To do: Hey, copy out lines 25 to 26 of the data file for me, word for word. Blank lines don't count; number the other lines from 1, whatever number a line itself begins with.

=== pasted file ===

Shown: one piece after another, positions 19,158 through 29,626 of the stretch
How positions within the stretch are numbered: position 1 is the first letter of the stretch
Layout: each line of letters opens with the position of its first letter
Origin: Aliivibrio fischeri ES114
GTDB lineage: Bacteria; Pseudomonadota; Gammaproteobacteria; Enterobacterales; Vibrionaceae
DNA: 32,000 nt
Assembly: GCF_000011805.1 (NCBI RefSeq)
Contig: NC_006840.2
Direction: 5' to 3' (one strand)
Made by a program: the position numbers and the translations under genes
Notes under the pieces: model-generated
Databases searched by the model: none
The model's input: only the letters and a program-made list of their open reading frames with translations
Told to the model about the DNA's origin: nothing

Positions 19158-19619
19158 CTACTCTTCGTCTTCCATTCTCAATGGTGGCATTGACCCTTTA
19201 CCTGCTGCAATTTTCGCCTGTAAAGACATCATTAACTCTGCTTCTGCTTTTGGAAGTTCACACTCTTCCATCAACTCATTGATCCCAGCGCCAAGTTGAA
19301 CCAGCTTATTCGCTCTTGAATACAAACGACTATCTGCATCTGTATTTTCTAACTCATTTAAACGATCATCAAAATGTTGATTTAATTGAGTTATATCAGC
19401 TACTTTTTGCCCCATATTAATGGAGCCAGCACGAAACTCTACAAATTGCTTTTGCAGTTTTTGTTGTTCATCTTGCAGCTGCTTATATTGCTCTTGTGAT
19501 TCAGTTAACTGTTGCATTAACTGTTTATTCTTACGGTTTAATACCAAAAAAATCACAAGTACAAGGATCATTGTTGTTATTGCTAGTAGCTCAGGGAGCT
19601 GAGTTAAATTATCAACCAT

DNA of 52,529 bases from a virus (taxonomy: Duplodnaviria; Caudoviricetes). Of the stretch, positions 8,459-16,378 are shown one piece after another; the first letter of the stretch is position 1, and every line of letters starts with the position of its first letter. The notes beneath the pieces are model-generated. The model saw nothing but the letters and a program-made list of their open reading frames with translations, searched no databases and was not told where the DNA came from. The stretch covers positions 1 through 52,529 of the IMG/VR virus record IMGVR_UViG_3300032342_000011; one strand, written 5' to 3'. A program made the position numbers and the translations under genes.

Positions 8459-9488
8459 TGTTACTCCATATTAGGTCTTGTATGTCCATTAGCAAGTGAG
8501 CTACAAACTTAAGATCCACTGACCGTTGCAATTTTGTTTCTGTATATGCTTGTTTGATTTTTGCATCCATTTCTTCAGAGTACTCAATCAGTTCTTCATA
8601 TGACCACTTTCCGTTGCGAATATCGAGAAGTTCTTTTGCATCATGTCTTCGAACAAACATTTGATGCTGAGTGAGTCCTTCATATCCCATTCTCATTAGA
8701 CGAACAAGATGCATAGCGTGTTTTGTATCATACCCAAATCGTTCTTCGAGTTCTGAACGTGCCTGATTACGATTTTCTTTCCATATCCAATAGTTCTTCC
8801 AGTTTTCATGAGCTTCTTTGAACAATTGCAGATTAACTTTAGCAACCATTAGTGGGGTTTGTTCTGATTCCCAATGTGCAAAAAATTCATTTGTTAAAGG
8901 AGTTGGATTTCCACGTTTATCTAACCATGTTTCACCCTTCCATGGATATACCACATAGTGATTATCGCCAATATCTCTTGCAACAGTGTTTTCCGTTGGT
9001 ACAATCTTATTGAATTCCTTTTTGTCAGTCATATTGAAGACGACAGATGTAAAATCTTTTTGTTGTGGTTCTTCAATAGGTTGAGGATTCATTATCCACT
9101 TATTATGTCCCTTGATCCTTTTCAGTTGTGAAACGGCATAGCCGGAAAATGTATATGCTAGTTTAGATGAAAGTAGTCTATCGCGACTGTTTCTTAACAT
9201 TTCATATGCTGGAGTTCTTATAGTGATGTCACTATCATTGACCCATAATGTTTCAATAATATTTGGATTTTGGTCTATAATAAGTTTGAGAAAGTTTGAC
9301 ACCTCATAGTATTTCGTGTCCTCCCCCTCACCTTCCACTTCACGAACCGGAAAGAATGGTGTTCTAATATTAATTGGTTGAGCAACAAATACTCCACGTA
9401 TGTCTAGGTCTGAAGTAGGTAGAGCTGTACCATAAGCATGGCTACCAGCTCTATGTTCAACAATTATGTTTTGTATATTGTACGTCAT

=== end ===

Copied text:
8501 CTACAAACTTAAGATCCACTGACCGTTGCAATTTTGTTTCTGTATATGCTTGTTTGATTTTTGCATCCATTTCTTCAGAGTACTCAATCAGTTCTTCATA
8601 TGACCACTTTCCGTTGCGAATATCGAGAAGTTCTTTTGCATCATGTCTTCGAACAAACATTTGATGCTGAGTGAGTCCTTCATATCCCATTCTCATTAGA